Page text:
The death of Osama bin Laden is an epochal moment in counterterrorism. In the greater struggle of the civilized world against the jihadist movement, however, it is just one of many milestones along the road.
Bin Laden's death satisfied the American sense of justice. The perpetrator of the most devastating terror attack on U.S. soil could not rightly escape ultimate punishment for his deadly crimes. Eliminating bin Laden also bolstered American credibility. "It was important to make good on President Bush's promise to bring him in dead or alive," former Secretary of Homeland Security Tom Ridge told The Washington Times. "The United States has achieved that." Promise made, promise kept.
We asked Mr. Ridge what the impact of bin Laden's death would be on the greater Islamist movement, and he said "Not much." The struggle against jihadist extremism is "the defining challenge of this generation," and in the context of the global Islamist movement, bin Laden was just one man. He was vitally important in promoting and extending the movement, but he represented neither its beginning nor its end. "We killed the man but not the ideology," Mr. Ridge said.
Islamism is a threat because its tenets are irreconcilable with western liberalism. The self-evident truths that underlie American democracy are not only foreign to Islamist thought, they are inimical to it. Individual liberty, freedom of thought and faith, respect for women, democratic government and capitalism are fundamental to contemporary western life but abhorrent to the Islamist creed. This is the battleground on which the current war of ideas is being fought. Islamism and the American way of life cannot peaceably coexist.
Over the years the challenge to western civilization posed by Islamism has metastasized. "The threat is now more diverse and more complex," Mr. Ridge said. It goes well beyond al Qaeda to include movements like the Taliban; Pakistan's Lashkar-e Taiba, which perpetrated the November 2008 Mumbai massacre; Lebanese Hezbollah; the Muslim Brotherhood; and the Brotherhood's harder-line cousins, Hizb ut-Tahrir al-Islami (The Party of Islamic Liberation). The Islamist challenge also includes state actors, in particular Iran, which since 1979 has actively promoted the extremist views of the father of the Iranian revolution, the Ayatollah Ruhollah Khomeini. The United States has fought many battles with al Qaeda, but these are the members of the jihadist coalition that define the scope of the war.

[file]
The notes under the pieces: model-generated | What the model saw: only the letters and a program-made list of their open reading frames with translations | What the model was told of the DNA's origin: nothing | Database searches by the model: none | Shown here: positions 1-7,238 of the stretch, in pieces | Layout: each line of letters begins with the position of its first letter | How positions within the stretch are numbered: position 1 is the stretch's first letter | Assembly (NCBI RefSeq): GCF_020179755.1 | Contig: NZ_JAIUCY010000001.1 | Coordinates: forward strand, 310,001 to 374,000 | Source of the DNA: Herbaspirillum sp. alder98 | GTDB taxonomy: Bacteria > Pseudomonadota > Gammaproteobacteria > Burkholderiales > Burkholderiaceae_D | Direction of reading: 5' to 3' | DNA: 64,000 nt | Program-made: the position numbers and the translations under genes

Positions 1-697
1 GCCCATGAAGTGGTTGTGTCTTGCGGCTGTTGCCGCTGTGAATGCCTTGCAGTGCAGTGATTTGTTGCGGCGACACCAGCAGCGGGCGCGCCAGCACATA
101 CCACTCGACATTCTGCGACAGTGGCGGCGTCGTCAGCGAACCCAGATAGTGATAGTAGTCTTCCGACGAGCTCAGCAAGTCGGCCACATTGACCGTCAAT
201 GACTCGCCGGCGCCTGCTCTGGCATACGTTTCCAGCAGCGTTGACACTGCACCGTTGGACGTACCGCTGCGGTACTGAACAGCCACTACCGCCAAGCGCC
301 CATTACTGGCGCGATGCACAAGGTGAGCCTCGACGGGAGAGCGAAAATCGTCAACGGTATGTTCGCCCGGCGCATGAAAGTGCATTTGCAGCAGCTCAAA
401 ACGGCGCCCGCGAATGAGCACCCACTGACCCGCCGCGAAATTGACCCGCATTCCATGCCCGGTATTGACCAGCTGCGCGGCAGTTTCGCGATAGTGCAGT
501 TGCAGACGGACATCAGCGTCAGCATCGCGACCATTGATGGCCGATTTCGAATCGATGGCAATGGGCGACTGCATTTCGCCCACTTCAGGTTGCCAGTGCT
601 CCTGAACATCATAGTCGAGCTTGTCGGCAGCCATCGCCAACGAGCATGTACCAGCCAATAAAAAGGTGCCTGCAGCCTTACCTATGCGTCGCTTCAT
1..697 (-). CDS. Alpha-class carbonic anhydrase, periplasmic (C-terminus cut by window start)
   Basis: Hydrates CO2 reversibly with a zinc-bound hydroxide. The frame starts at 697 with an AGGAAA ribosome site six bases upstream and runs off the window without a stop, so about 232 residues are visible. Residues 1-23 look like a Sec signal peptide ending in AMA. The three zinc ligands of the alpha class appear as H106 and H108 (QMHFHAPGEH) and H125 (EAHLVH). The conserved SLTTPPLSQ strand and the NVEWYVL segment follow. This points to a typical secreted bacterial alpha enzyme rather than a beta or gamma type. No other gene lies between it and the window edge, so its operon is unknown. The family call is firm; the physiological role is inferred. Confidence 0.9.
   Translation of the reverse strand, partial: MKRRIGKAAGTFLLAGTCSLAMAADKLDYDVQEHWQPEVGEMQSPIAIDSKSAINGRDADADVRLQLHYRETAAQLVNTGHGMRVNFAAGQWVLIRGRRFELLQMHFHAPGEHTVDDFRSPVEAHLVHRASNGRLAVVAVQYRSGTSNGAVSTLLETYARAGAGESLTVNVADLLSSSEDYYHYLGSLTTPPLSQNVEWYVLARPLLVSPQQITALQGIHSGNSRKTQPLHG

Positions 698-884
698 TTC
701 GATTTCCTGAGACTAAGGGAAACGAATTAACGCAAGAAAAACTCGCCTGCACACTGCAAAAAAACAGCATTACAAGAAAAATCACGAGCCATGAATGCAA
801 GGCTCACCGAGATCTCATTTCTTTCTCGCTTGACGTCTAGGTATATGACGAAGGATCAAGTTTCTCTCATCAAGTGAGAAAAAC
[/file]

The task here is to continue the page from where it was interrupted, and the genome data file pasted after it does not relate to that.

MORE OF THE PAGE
Mr. Ridge spoke Thursday at the launch of a new initiative, the World Almanac of Islamism, developed by the American Foreign Policy Council in Washington. The Almanac is "a comprehensive resource designed to track the rise or decline of radical Islam on a national, regional and global level." It is an online source for information intended to give policymakers, scholars and anyone interested in the topic a one-stop location for objective, nonpartisan information about the growing Islamist movement.
With bin Laden dead, the U.S. pulling out of Iraq and gearing up for withdrawal from Afghanistan, there is a risk that policymakers and the public will tune the Islamist challenge out. This would be a mistake. Declining American influence in the Mideast, coupled with the recent wave of uprisings in the region, preset unprecedented opportunities for Islamist movements to promote their ideology and seek to take control of more countries. If this happens, the future challenges for the United States will be even greater than those posed by al Qaeda at the peak of bin Laden's power and influence. Taking down Osama bin Laden "was a successful singular operation," Mr. Ridge said, "but there is still a lot of work to do."
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